On Thursday night at the Freedom Theater, Black Nativity: An African Musical Play brought attention to the many black lives lost due to genocide in Sudan.
Opening on the famed theater's 50th anniversary, Black Nativity was directed and choreographed by Rajendra Ramoon Maharaj, the newly named director of the company, who based it on the 1961 play by Langston Hughes. It has become something of a tradition to adapt Hughes' play to different locales, and this production sets it boldly in modern-day Darfur, Sudan. The theater partnered with Save Darfur and What's Up Africa to raise money and facilitate conversations on issues that country faces.
The musical juxtaposes the stories of the biblical Mary and Joseph and a Darfur Mary and Joseph. But Darfur Mary's husband, Joseph, is missing, and she's on the verge of giving birth in a refugee camp. Strong-willed, she staves off her pain until she finds him. Later in the play, she details how her village was ravaged by the militia and how she has seen her loved ones killed viciously. She yells, "There is no God in Darfur!"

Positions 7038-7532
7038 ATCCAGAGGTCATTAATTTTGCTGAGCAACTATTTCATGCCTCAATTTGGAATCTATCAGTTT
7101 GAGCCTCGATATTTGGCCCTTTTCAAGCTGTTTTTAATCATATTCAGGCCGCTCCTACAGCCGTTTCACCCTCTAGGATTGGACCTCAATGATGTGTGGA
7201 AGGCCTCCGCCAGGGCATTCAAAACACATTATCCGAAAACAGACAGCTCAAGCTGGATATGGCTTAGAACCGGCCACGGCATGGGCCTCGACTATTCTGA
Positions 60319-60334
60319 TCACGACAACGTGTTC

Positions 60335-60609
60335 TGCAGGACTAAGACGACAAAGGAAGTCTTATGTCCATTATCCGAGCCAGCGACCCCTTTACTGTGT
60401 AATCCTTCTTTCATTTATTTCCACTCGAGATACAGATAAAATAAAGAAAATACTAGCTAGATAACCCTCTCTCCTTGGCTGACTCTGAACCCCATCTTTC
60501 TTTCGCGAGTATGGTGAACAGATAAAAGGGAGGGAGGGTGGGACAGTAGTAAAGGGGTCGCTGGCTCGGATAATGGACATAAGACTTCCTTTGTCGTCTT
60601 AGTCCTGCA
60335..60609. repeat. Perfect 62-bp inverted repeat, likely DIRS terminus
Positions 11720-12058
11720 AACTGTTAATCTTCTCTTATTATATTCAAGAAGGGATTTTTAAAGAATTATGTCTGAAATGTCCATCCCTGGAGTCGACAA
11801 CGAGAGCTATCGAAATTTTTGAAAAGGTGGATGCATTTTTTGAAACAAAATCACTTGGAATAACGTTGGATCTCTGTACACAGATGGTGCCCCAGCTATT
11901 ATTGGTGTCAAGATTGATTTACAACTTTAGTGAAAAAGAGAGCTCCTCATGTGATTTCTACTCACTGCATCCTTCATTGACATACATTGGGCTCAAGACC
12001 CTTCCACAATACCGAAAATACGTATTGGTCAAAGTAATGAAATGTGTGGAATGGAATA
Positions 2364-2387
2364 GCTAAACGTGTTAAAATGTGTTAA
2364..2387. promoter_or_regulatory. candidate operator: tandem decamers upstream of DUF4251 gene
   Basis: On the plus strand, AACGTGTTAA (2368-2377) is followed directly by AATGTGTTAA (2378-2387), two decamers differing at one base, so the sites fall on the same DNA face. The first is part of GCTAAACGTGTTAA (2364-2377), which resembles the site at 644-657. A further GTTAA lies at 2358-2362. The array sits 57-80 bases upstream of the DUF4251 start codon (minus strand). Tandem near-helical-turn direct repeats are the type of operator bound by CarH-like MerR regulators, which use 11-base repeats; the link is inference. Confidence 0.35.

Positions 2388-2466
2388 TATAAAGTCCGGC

"To move ahead, we must go back!" is the chant as Darfur Mary is taken back in time by the Angel Gabriel. It's through biblical Mary and Joseph's story and guidance that she regains hope.
The production channels the African principle of sankofa ("go back and get it"), which was also a theme in Maharaj's The Ballad of Trayvon Martin, staged in May at the New Freedom.
But there was a need for more dialogue to break up the singing and to guide viewers through the scenes.
What was clear, above all, was the Pan-African and cross-generational messages, with raised fists and vibrant choreography. Darfur Mary's hope amid so much tragedy and trauma is triumphant. Black Nativity is a production with strong music and an even stronger message.